Exiles become the insiders in the Cubanization of Miami

January 16, 1994|By Melita Marie Garza | Melita Marie Garza,Chicago Tribune

Title: "City on the Edge: The Transformation of Miami"

Authors: Alejandro Portes and Alex Stepick

Publisher: University of California Press

Length, price: 282 pages, $35

The sign outside the Caballero Woodlawn funeral home in Miami says the business was founded in 1857, almost 40 years before Miami was a city. The sign is, nonetheless, accurate. The funeral home was founded 136 years ago -- 90 miles away, in Cuba.

The mortuary sign, pictured in "City on the Edge," is but one example of the Cubanization of a U.S. city that, until the 1960s, was little more than a sleepy retirement and tourist community, its economy based chiefly on sunshine, but since has been transformed into the "Capital of the Caribbean."

The sociologist authors, Alejandro Portes and Alex Stepick, professors at Johns Hopkins University and Florida International University, respectively, take readers on a journey that begins in 1513, when Juan Ponce de Leon met American Indians at the mouth of the Miami River. The story continues on to attempts in the early 20th century to build an agriculture and tourist trade.

Miami's development had little to do with the economic geography of railroad hubs and water routes and a great deal to do with political geography -- the area's old Spanish influence, its long tradition as a backdrop for political events in Cuba and its suitability as a staging area for U.S. intervention in Central America.

This is primarily a story of assimilation and power as the immigrant Cubans tried to build a community alongside U.S.-born blacks, newly arrived Haitians and Nicaraguans, and the established white elite.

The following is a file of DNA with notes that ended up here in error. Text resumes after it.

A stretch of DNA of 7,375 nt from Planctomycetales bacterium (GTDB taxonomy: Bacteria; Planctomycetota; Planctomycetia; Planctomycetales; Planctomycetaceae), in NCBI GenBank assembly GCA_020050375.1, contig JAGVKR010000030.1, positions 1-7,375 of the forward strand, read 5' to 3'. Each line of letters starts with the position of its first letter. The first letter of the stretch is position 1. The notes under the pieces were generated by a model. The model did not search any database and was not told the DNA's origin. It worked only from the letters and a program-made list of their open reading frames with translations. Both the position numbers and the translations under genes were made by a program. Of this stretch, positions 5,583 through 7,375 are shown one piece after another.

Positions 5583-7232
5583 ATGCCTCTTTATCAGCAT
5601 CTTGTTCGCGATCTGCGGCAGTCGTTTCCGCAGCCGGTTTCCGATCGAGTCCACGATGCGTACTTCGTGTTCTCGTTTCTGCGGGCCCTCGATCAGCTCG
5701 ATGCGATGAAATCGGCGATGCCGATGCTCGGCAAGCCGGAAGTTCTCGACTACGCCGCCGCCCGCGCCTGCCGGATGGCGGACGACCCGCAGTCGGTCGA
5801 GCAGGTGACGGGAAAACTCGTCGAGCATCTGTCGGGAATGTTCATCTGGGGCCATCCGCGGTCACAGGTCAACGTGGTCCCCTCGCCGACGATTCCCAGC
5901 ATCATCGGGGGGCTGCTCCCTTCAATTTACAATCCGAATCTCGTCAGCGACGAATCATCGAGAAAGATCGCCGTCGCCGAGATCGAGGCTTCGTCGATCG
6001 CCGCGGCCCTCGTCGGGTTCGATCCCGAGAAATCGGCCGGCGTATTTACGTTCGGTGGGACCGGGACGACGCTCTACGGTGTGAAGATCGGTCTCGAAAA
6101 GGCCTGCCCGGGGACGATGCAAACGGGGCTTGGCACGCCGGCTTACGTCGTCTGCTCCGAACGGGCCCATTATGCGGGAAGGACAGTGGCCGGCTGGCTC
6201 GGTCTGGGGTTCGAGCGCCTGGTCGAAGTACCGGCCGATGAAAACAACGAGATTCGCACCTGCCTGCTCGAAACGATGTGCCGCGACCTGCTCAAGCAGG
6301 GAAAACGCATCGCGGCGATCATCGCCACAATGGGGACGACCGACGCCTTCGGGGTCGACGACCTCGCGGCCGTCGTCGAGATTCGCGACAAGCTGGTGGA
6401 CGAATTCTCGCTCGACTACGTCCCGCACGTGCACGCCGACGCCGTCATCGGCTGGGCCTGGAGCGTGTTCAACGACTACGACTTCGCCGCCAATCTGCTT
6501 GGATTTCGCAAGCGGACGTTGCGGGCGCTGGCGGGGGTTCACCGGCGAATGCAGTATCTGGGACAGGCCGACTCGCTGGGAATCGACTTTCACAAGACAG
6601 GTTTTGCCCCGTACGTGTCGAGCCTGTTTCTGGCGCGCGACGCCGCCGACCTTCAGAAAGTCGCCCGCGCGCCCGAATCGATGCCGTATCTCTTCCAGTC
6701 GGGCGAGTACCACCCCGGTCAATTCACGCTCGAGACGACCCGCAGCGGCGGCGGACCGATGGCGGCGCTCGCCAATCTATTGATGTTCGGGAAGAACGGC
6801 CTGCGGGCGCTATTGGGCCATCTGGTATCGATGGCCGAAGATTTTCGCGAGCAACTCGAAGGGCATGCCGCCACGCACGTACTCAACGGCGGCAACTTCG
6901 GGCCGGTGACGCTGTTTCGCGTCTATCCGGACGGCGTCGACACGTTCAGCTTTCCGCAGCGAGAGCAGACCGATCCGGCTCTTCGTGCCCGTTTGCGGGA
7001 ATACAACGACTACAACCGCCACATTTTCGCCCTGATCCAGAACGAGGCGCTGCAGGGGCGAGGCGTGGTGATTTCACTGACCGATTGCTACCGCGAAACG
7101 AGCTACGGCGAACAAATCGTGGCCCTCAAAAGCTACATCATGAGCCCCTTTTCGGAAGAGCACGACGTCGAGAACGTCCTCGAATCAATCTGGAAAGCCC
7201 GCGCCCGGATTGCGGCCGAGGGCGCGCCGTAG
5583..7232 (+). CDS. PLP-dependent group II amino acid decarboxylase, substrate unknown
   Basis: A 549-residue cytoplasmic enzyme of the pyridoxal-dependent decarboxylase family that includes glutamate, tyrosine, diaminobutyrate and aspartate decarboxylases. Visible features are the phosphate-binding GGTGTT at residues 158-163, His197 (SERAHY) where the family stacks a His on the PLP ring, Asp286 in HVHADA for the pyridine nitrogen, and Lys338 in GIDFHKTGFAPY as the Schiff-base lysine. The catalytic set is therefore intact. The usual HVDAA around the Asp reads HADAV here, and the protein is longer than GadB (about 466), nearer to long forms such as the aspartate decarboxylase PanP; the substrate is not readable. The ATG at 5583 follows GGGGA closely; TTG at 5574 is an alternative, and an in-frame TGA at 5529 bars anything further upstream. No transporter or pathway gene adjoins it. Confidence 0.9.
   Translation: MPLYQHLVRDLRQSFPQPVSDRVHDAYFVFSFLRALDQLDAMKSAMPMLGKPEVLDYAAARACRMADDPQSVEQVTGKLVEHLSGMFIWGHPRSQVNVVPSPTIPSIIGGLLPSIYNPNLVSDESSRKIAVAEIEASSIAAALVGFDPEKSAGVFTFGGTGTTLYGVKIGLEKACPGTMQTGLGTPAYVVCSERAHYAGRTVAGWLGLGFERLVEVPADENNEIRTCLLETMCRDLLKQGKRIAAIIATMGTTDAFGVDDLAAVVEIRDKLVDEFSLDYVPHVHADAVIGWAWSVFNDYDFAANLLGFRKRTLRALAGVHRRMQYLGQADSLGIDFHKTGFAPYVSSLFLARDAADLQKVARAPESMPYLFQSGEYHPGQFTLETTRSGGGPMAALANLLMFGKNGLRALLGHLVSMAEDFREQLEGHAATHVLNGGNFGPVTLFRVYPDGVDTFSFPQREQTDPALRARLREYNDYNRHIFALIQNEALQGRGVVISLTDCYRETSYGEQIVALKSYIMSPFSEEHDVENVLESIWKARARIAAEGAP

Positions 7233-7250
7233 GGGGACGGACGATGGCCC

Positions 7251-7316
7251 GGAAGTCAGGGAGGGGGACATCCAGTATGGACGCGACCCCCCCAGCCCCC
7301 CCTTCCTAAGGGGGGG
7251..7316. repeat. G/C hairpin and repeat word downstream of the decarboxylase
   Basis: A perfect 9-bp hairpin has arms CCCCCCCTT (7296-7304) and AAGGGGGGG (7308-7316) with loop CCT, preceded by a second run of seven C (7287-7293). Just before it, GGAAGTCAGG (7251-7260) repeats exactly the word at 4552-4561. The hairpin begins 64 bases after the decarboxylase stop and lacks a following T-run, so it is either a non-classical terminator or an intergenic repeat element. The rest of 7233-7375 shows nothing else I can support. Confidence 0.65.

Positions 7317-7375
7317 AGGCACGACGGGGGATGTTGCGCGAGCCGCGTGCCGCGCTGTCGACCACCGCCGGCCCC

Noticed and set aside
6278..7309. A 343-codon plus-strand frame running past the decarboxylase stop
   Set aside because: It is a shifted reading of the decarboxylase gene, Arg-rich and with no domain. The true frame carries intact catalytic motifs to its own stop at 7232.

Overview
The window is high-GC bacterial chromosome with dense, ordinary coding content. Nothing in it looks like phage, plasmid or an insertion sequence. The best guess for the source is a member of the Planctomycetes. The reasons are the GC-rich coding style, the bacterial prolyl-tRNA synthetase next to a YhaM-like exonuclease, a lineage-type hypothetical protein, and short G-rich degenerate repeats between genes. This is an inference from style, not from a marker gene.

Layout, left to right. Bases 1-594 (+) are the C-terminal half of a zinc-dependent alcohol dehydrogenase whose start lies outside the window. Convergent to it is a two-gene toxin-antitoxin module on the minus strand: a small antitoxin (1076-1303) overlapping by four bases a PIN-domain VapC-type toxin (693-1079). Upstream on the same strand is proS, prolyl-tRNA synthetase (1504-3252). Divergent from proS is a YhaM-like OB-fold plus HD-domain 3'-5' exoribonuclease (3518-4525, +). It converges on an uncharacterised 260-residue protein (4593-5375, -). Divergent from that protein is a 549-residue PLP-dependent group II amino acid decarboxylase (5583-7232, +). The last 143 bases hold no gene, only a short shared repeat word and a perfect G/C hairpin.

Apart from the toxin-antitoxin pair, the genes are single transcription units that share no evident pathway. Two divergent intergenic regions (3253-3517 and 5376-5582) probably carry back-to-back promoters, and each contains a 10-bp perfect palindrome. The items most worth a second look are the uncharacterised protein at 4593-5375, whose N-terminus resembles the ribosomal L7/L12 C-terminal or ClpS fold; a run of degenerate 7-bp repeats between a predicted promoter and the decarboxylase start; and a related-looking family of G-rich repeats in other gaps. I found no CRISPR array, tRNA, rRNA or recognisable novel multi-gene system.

The Cuban exiles were privileged because the U.S. government viewed them not as an "ethnic" group but as a foreign policy tool in the battle against Castro and communism in Latin America.

Although they were viewed as allies in Washington's battle for hemispherical hegemony, in Miami they were viewed as a threat to domesticwhite hegemony.

In fact, the authors contend, it was the Anglos' drive for control of Miami, resulting in Dade County's 1980 English-only law, that catalyzed the Cuban-American community and directly led to its development as a domestic political force.

The law, which Hispanics widely viewed as a hate ordinance, was repealed in 1993.

This turn of events, the authors say, follows the pattern of immigrant assimilation outlined by political scientist Robert A. Dahl.

His study of immigrant Irish, Jews and Italians in New Haven, Conn., found that ethnic solidarity was the driving force for their political mobilization. But after successfully elbowing their way into the American political fold to take their place among the ruling WASP society, these ethnic voices gradually joined the mainstream.

Unfortunately, the authors say, the common view of assimilation, promoted by former Colorado Gov. Richard Lamm in his book "The Immigration Time Bomb," reverses the order, placing acculturation before social acceptance.

Mr. Lamm says immigrants must lose their cultural diversity and ethnic pride before they can participate in the institutions of U.S. society, but the opposite has often been the case, and not only in New Haven.

The pattern has been repeated among the Irish of Boston, the Italians and Jews of New York, the Poles of Chicago and now, thanks to the English-only movement, the Cubans of Miami.

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